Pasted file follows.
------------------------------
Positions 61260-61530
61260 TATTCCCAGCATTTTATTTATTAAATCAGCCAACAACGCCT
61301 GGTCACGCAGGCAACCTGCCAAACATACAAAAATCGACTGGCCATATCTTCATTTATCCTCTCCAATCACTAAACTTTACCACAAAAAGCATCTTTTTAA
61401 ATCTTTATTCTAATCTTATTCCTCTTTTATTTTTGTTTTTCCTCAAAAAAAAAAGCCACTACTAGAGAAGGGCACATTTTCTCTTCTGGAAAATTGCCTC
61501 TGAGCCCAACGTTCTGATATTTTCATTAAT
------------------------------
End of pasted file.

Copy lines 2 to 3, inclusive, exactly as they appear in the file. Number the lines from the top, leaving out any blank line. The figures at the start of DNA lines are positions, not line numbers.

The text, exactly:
61260 TATTCCCAGCATTTTATTTATTAAATCAGCCAACAACGCCT
61301 GGTCACGCAGGCAACCTGCCAAACATACAAAAATCGACTGGCCATATCTTCATTTATCCTCTCCAATCACTAAACTTTACCACAAAAAGCATCTTTTTAA